John Higgs

John Higgs is the author I HAVE AMERICA SURROUNDED: THE LIFE OF TIMOTHY LEARY, THE KLF: CHAOS, MAGIC AND THE BAND WHO BURNED A MILLION POUNDS and the novel THE BRANDY OF THE DAMNED. He lives in Brighton with his partner and their two children. www.johnhiggs.com@johnhiggs

John Tusa

Born in Czechoslovakia in 1936, John Tusa came to England in 1939. He was educated at Gresham's School, Holt, before serving as Second Lieutenant Royal Artillery in West Germany during National Service from 1954-56. Reading history at Trinity College, Cambridge from 1956-59, he took a first class honours degree. After two decades as a freelance, he became main presenter with Peter Snow of BBC 2's Newsnight from its foundation in 1980. From 1986-92 he was Managing Director of BBC World Service. He spent a few months as President of Wolfson College, Cambridge in 1993. From 1995-2007 he was Managing Director of the Barbican Centre. Between 2007 and 2014 he was Executive Chair of the Clore Leadership Programme and Chair of the Governors of University of the Arts London. Now he is joint Chair of the European Union Youth Orchestra. He has sat on the Boards of several arts institutions. He was awarded a knighthood in 2003.

Jonathan Wilson

Jonathan Wilson's Inverting the Pyramid won the National Sporting Club Book of the Year award, and was shortlisted for the William Hill Sports Book of the Year award. His other books include Behind the Curtain: Travels in Eastern European Football; Sunderland: A Club Transformed; The Anatomy of England: A History in Ten Matches; Nobody Ever Says Thank You, a critically acclaimed biography of Brian Clough; The Outsider: A History of the Goalkeeper; The Anatomy of Liverpool; Angels with Dirty Faces: The Footballing History of Argentina; and The Anatomy of Manchester United. He writes for the Guardian, Sports Illustrated and World Soccer, and he is the editor of The Blizzard. Follow him on Twitter at: https://twitter.com/jonawils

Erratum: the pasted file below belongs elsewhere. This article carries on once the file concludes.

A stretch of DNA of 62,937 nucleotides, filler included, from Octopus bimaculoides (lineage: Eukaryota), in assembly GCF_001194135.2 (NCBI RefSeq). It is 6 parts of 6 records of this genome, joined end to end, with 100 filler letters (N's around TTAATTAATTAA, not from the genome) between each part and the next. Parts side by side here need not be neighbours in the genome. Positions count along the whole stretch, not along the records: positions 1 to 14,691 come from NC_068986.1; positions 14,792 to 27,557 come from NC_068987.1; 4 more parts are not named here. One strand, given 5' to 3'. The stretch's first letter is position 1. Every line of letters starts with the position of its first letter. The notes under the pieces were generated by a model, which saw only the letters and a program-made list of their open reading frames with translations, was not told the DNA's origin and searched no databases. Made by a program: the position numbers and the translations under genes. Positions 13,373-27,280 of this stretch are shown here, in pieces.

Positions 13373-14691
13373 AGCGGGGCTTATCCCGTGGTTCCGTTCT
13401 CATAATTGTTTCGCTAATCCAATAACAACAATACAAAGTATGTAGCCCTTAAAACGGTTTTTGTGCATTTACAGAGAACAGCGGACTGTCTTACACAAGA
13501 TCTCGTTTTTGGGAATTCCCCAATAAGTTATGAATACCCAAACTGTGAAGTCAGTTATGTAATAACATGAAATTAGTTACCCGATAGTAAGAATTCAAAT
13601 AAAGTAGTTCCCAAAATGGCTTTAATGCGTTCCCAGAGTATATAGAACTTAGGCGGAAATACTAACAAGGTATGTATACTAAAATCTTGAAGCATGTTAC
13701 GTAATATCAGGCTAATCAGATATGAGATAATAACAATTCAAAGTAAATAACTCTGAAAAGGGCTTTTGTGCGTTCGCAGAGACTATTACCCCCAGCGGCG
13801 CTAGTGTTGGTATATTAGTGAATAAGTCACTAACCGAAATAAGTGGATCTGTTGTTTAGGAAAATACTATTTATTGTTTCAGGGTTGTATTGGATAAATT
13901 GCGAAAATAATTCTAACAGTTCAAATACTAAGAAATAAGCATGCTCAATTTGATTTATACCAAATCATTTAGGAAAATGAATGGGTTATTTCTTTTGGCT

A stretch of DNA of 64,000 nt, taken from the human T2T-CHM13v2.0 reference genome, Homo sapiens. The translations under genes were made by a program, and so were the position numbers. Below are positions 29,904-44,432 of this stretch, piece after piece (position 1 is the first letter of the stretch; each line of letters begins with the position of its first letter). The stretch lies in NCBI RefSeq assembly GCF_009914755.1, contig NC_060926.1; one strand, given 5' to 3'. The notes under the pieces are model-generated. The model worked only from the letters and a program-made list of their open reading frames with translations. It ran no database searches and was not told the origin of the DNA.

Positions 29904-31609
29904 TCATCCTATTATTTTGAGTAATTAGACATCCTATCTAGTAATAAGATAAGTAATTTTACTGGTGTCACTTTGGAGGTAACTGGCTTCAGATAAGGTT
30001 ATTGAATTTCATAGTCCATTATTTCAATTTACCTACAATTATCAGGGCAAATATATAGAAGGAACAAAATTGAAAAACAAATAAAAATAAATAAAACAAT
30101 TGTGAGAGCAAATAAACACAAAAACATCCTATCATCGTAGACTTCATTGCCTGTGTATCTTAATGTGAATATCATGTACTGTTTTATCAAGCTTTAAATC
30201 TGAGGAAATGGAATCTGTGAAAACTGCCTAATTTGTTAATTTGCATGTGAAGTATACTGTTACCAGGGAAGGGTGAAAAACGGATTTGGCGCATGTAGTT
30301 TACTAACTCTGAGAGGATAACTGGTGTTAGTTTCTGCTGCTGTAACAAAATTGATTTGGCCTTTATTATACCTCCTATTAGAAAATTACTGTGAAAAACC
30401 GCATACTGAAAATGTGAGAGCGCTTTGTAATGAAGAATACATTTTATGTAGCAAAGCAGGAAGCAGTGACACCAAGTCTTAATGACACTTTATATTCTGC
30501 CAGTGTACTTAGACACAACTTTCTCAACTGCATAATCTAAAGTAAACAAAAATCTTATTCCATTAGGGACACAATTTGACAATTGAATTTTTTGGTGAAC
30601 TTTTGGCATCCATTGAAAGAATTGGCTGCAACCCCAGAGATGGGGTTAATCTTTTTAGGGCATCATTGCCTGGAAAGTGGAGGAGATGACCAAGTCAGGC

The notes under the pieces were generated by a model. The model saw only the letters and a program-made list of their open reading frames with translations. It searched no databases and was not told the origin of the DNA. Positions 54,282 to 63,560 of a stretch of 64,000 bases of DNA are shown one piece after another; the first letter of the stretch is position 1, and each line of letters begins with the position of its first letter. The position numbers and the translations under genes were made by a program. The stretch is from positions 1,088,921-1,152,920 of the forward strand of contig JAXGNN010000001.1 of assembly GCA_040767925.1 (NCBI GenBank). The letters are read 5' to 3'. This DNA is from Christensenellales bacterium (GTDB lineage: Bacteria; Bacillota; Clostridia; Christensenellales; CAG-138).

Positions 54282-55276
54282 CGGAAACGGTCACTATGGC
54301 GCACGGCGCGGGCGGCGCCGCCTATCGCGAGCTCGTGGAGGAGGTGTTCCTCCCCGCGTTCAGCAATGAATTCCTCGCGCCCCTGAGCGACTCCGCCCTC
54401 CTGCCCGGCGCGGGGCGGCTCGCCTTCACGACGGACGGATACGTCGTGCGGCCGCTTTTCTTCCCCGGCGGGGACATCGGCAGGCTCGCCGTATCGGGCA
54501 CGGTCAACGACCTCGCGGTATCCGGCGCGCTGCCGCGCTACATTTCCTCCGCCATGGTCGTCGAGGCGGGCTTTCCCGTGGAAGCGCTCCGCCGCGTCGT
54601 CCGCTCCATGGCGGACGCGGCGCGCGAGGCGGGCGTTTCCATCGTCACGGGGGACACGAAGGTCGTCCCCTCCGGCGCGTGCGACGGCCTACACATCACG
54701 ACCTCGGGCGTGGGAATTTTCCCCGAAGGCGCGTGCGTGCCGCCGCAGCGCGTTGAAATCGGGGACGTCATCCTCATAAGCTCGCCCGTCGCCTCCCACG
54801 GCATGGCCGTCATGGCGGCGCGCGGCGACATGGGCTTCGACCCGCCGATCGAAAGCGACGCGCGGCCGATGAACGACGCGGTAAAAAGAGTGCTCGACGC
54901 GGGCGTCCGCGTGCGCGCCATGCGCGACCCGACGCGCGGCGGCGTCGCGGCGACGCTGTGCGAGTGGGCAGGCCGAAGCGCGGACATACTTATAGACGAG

Liza Picard

Liza Picard was born in 1927. She is the bestselling author an acclaimed series of books on the history of London: ELIZABETH'S LONDON, RESTORATION LONDON, DR JOHNSON'S LONDON and VICTORIAN LONDON. Her most recent book, CHAUCER'S PEOPLE, explores the Middle Ages through the lives of the pilgrims in THE CANTERBURY TALES. She read law at the London School of Economics and was called to the Bar by Gray's Inn, but did not practise. She worked for many years in the office of the Solicitor of the Inland Revenue before retiring to become a full-time author. She lives in London.

Nigel Nicolson

Nigel Nicolson, the younger son of Harold Nicolson and Vita Sackville-West, was a publisher, a Member of Parliament, an editor (including six volumes of Virginia Woolf's letters and three of his father's diaries) and the author of many books on history, politics, architecture and literature. He lived at the family home, Sissinghurst Castle in Kent, now a property of the National Trust, until his death in 2004.

Philipp Blom

Philipp Blom was born in Hamburg and trained as an historian in Vienna and Oxford. He is the author of TO HAVE AND TO HOLD a history of collectors and collecting and ENCYCLOPEDIA. He writes regularly for journals and newspapers in Europe and the United States. He lives in Vienna.

Rachel Bell

Rachel Bell was the series producer for BBC Bristol's Middle Classes and Aristocracy.

Robert Wistrich

Robert Wistrich is Professor of Modern Jewish History at the Hebrew University of Jerusalem, and is widely recognised as one of the world's foremost authorities on the history of anti-Semitism.